Have you heard of TTIP?
That’s the acronym for a very dangerous agreement – which is currently being worked out between Europe and the US. You mae also have heard of it as the EU/US Trade Agreement.
It is a huge threat to our public services in general – and to the NHS in particular. We’ve posted on it before, and will do again.
One of the first people to raise the alarm was Debbie Abrahams. As long ago as 19 June 2013 she raised the matter in the Commons – and got a typically evasive answer from David Cameron.
But Debbie was not the sort of person to be put off by that. She and Andy Burnham have continued to work hard to highlight the dangers.
So as part of our occasional series on Labour’s Team 2015, and as part of our campaign for Clive Efford’s Bill, we thought you ought to know more about Debbie.
Debbie Abrahams is the Member of Parliament for the Oldham East and Saddleworth constituency. She won it in a by-election victory in January 2011.
She is Parliamentary Private Secretary to Shadow Health Secretary Andy Burnham and a member of the Shadow Health Team.
Her other Parliamentary responsibilities include membership of the Department for Work and Pensions Select Committee; the All Party Parliamentary Group on Debt, Aid and Trade, and the one on Socioeconomic Inequalities – as well as being Chair of the Parliamentary Labour Party’s Health Committee. We recently reported on the Inquiry she commissioned and led in that role – one which concluded that ‘competition, privatisation or marketization worsens health equity’
Although Debbie has lived in the North West most of her adult life, she was born in Sheffield. All her professional background has been in health-related activities. She studied Biochemistry and Physiology at the University of Salford then went on to gain a Masters in health education and public health at the University of Liverpool.
With her Masters under her belt, she became Head of Healthy Cities for Knowsley. Debbie’s key achievements were to establish community health forums across Knowsley, getting local people involved in health planning (e.g. The Knowsley Health Plan) and setting up ‘one stop shops’ for health in Kirkby and Huyton.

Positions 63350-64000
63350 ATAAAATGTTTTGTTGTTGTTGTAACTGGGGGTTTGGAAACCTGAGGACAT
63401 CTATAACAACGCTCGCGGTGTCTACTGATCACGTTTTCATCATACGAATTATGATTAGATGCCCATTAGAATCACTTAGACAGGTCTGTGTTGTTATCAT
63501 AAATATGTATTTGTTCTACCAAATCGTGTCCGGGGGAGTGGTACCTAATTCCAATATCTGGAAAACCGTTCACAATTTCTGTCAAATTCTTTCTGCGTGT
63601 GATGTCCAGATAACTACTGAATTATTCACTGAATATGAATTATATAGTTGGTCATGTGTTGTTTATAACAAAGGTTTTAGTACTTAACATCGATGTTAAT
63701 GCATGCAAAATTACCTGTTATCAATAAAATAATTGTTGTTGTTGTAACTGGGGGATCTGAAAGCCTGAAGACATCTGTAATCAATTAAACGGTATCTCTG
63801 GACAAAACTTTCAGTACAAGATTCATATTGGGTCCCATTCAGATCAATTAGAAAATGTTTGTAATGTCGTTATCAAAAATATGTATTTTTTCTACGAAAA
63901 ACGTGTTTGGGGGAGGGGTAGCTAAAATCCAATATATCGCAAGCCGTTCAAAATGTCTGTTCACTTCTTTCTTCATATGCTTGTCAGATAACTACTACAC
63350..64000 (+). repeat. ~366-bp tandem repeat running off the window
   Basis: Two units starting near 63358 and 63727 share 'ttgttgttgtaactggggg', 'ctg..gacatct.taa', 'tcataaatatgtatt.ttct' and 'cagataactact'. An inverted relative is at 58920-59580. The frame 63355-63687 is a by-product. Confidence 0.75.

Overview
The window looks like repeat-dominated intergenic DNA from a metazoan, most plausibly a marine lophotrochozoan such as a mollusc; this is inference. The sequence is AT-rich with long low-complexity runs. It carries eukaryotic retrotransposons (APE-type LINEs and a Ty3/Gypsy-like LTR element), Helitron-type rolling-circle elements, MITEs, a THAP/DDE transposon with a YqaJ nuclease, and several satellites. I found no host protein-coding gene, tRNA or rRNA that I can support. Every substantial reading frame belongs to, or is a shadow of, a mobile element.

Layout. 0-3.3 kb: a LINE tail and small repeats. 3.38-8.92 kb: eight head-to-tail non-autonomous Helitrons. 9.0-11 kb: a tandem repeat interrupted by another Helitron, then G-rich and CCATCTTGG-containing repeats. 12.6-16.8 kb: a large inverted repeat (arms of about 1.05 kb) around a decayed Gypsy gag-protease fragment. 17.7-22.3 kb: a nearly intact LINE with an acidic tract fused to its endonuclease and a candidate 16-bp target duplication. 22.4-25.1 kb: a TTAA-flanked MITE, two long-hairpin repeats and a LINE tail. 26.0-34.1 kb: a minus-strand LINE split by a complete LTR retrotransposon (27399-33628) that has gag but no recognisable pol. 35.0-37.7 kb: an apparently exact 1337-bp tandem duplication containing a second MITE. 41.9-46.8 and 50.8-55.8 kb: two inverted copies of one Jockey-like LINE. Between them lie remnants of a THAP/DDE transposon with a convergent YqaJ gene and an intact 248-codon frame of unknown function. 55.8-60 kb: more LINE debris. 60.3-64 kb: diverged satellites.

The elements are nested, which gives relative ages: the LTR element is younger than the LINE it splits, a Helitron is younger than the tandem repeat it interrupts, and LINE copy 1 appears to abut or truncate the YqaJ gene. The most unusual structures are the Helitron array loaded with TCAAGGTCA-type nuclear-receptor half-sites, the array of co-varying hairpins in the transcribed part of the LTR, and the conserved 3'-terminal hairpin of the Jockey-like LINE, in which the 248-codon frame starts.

As a result of Debbie’s work in Knowsley, Frank Dobson appointed her to the Board of Bury and Rochdale Health Authority in 1998. There she had responsibility for health inequalities, partnerships and public involvement.
In 2002 she was appointed Chair of Rochdale Primary Care Trust. Health inequalities and child protection are areas that Debbie feels particularly strongly about and she ensured that there was direct reporting to the Board on these issues. While Debbie was Chair, Rochdale PCT became one of the highest performing PCTs in England.
In 2006 Debbie resigned from the Rochdale Primary Care Trust expressing her anger at the use of private health companies in the NHS. After her resignation, she joined the Labour Party – as she explained “I joined the Labour Party shortly after I resigned in 2006. As founders of the NHS, I believe that the Labour Party and the core values of the NHS are inextricably linked: equity, fairness and social justice.”
She returned to full-time Public Health research at the University of Liverpool. Here she became recognised as a world expert in Health Impact Assessment (HIA. And she has advised health ministries across the globe as well as organisations such as the World Health Organisation. She also co-led an international project on health inequalities. After the 2010 general election Debbie set up a community interest company which focused on improving health and reducing health inequalities.
Alongside all that she still finds time to be a keen runner and, so she says, plays a fierce game of hockey!
Debbie’s career tells you all you need to know about her commitment to the NHS and to Health equality. She’s a great person to have as part of Labour’s health team.
And she’s a strong supporter of Alex Sobel. She was the first Labour MP to come to Leeds North West to campaign for Alex after his selection last year.
We hope to see here again – before the Labour victory next May.
And don’t forget our day of action on the NHS this coming Saturday.
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